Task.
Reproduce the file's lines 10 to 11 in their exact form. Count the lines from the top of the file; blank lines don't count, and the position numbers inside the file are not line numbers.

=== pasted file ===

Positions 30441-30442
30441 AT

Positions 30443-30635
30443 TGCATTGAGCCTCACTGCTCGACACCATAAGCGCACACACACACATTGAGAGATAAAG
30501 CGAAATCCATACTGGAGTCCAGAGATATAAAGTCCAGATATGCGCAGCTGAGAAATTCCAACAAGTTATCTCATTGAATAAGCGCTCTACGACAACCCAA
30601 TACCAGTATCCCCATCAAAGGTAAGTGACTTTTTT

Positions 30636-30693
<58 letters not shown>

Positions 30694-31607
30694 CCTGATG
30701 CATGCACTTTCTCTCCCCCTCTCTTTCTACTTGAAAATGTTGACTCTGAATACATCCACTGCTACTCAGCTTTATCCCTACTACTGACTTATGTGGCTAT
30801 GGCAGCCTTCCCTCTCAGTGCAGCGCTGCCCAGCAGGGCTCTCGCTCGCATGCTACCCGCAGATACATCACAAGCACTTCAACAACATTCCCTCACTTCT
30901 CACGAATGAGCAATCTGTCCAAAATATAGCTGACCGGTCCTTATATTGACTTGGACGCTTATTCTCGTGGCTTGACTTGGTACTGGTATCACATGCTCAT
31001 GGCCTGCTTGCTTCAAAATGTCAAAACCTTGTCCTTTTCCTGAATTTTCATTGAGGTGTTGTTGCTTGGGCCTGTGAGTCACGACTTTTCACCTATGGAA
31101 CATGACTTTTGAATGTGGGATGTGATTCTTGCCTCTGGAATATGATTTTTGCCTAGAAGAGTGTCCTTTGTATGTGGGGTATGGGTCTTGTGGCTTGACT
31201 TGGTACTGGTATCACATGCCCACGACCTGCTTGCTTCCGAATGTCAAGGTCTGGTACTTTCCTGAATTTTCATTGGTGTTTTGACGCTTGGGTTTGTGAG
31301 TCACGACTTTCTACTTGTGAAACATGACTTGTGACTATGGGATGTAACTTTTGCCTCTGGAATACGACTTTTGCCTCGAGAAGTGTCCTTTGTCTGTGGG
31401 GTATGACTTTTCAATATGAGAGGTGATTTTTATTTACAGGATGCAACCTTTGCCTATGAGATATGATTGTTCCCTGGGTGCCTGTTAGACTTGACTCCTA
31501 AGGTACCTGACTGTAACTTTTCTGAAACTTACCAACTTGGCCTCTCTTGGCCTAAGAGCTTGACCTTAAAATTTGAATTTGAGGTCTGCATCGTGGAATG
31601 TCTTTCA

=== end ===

30694 CCTGATG
30701 CATGCACTTTCTCTCCCCCTCTCTTTCTACTTGAAAATGTTGACTCTGAATACATCCACTGCTACTCAGCTTTATCCCTACTACTGACTTATGTGGCTAT